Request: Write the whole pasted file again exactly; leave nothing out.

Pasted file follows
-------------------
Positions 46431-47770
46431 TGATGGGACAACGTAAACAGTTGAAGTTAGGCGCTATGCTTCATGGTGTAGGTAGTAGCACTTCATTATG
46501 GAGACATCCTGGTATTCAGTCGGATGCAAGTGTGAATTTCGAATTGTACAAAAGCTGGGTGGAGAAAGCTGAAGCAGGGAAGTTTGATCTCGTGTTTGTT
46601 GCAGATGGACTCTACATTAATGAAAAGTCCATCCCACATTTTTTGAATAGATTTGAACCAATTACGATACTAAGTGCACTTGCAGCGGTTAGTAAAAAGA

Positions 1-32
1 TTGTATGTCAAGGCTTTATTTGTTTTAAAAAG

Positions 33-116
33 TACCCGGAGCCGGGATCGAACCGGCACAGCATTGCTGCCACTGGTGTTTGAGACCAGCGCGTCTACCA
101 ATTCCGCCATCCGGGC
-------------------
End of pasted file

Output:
Positions 46431-47770
46431 TGATGGGACAACGTAAACAGTTGAAGTTAGGCGCTATGCTTCATGGTGTAGGTAGTAGCACTTCATTATG
46501 GAGACATCCTGGTATTCAGTCGGATGCAAGTGTGAATTTCGAATTGTACAAAAGCTGGGTGGAGAAAGCTGAAGCAGGGAAGTTTGATCTCGTGTTTGTT
46601 GCAGATGGACTCTACATTAATGAAAAGTCCATCCCACATTTTTTGAATAGATTTGAACCAATTACGATACTAAGTGCACTTGCAGCGGTTAGTAAAAAGA

Positions 1-32
1 TTGTATGTCAAGGCTTTATTTGTTTTAAAAAG

Positions 33-116
33 TACCCGGAGCCGGGATCGAACCGGCACAGCATTGCTGCCACTGGTGTTTGAGACCAGCGCGTCTACCA
101 ATTCCGCCATCCGGGC